Chekhov’s housework

I was doing some mundane laundry – where I often get some great ideas – and it occurred to me that the doing of housework is a great way to reveal character. Not the singing and dancing while mopping Disney style – which is quite clearly the behavior of a homicidal maniac. No? Well, ok then, moving on. But what does housework reveal – and what does it have to do with Chekhov?

chekhov smpHousework is such a dull activity, and you need to keep doing it over and over, with the knowledge that no one will notice until you stop doing it. But we all do things in different ways – even to hanging out laundry. Different cultures also have their own methods, and indeed acceptance of levels of hygiene. Use of cleaning chemicals, tools, water conservation – all of these can vary quite significantly across cultures and people.

The heroine is doing some cleaning up. Don’t leave it at that, or leave it out altogether as the cleaning fairies do it between scenes. Does she think about the past? Her Mother? Is she fastidious, cleaning all around the nooks and crannies with a brush, and using harsh germicidal chemicals? Why is she so strict about it? What would happen if she is plunged into a more bohemian household, or a survival situation? Relax or breakdown?

Or is she more meh? Does yesterday’s washing up sit in the sink, and she kicks dirty clothes into a pile in the cupboard? Is this a temporary aberration from being tired, stressed or unhappy, or is the cleaner late? Does she ignore all of this as not important while she focuses on her work?

What about the hero or the bad guy? Imagine she meets him for the first time, and notices the CD collection is organised alphabetically- does she rearrange them, or smile? Does the bad guy have all his books organised by colour and not by author? What little warning signs can you put in to foreshadow what they are really like?

Chekhov (the writer, not from Star Trek, that’s another story!) famously said “If in the first act you have hung a pistol on the wall, then in the following one it should be fired. Otherwise don’t put it there.” Is it wrong that I think we could apply this to housework?

For instance, the well organised CD hero may be an extremely pedantic scientist, and this can be a source of friction and conflict that can work well if the heroine is a bohemian artist. How flexible are they to change – and can this be seen in the housework? You can imagine the neat freaks reaction to the first signs of mess. Something drastic will have to happen for them to get together. Or does he pick up a cloth and help clean up dog sick without comment? (Hint: he’s a keeper!)

Bad guys can be more subtle. Outwardly charming, there is something off kilter. How do they react when a waiter spills coffee on them? A car splashes mud on their designer trousers? The explosion of anger, or coldness can be an early warning sign- not all is as he appears.

The heroine herself can be shown in the ways she deals with housework. Organised or forgetful? Is she more the environmentally conscious recycler or give me a takeaway coffee- stat! This can lead into the first meeting – does she smash into him on her push bike, or elbow him out of the way as she goes to an important meeting? Gets rescued as she breaks a heel on the pavement and nearly falls under a car? Need to borrow a warm jacket or can provide a handy pocket knife? Will opposites attract and annoying traits become endearing – it worked in “When Harry Met Sally”. Or is the glamorous model a red herring and the real heroine the dusty bookshop owner?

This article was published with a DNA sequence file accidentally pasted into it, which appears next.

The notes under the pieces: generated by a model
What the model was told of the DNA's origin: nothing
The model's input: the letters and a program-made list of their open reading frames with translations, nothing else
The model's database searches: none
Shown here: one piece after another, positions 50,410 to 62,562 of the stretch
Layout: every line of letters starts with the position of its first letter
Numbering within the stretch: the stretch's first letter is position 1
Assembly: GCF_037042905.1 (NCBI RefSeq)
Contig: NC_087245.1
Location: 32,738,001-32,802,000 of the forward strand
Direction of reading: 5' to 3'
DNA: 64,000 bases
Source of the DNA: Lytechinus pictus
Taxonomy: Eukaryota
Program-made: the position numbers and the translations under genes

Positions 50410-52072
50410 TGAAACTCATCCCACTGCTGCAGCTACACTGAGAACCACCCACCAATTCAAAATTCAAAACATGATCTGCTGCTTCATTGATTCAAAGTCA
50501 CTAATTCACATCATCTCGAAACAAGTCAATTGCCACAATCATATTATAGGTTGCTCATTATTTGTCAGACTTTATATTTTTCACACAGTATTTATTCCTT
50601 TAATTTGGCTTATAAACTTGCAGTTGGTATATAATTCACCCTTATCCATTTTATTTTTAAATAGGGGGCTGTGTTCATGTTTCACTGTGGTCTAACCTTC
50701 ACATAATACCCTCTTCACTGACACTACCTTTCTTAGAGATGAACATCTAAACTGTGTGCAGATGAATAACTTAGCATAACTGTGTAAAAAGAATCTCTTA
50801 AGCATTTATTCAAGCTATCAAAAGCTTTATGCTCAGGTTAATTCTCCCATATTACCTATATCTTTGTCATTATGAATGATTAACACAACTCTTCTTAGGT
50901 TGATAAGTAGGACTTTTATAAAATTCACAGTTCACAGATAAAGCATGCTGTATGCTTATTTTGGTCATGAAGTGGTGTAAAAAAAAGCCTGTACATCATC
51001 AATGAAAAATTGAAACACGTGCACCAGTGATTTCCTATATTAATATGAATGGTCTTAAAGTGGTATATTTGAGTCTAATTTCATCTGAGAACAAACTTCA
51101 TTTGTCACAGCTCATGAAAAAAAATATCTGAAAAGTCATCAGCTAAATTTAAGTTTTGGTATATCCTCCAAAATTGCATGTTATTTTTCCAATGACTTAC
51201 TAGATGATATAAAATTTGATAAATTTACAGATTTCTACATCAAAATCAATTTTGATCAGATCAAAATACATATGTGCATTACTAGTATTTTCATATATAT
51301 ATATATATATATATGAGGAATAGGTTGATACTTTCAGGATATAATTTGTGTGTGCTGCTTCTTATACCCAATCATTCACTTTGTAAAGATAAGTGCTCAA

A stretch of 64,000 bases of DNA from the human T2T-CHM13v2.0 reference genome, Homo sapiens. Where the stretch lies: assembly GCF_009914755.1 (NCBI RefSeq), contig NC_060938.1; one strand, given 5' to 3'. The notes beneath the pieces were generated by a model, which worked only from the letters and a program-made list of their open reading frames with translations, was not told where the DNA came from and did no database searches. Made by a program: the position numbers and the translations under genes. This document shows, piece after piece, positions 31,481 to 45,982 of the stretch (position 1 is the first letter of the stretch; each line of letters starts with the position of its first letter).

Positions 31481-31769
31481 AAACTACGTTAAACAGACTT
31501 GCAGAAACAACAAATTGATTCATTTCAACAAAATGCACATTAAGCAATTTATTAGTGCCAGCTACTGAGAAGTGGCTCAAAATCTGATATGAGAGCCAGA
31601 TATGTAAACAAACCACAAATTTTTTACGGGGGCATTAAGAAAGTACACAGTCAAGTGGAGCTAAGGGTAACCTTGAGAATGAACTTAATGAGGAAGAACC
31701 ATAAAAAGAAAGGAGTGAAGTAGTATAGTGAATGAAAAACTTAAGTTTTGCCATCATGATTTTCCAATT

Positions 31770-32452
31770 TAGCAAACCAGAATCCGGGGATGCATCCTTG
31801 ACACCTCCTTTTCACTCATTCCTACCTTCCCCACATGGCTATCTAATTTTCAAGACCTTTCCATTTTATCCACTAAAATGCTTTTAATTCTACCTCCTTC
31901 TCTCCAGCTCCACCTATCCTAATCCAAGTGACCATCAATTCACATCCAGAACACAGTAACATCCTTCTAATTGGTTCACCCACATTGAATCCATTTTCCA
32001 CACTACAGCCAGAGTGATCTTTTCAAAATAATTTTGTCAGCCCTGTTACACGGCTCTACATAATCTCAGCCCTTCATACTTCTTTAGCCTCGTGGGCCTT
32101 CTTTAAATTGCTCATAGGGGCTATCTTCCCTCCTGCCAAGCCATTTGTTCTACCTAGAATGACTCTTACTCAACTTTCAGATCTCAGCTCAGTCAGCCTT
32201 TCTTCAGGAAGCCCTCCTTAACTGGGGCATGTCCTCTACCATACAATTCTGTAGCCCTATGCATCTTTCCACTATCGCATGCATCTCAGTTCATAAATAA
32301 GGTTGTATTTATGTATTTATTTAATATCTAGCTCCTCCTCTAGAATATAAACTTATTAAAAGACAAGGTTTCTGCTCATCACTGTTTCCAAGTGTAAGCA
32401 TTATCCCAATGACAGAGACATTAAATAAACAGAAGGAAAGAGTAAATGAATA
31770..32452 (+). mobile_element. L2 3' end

So while putting housework and mundane activities in writing seems dull, little snippets can enchant the reader. They’ve been there, done that – they understand. Beguile them – foreshadow and let them anticipate how it will play out.

About Cindy

Cindy Tomamichel is a first time SMP author, with her novel Druid’s Portal the first in a series of time travel romance set in Roman Britain. Druid’s Portal: The Second Journey will be out in 2019!!!

Short stories of fantasy, scifi and romance can be found on her website, where she blogs on aspects of world building. Her Instagram account is devoted to tranquil scenes of nature and flowers, and experimenting with graphics.

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About Cindy Tomamichel

I am a multi genre author of action adventure romance. Escape the everyday. My novel, Druid's Portal with Soul Mate Publishing is the first in a time travel romance series. Set in Roman Britain, it has plenty of action, adventure and romance to set your heart racing. my website blog focuses on world building for scifi, fantasy and historical fiction writers.
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3 Responses to Chekhov’s housework

  1. Sharon says:

    Cindy, You’re absolutely right!
    Love it! Characterization through housework. Though my mother would say it’s more like housework builds character. 😉

  2. sueberger3 says:

    A wonderful example of that is the opening scene of Susan Elizabeth Phillips novel Breathing Room. Thanks for the reminder of how to use cleaning 0r any other action.

  3. viola62 says:

    Love the Chekhov quotation. I also like the idea of the Bohemian artist hooking up with the pedantic scientist. I’m the writer; my hubby is a molecular biologist. He’s very much the hippie–but a meticulous one. The CDs are arranged by theme and genre. I am very much the artist and Gemini. I never arranged my CDs, but he’s my soul mate.

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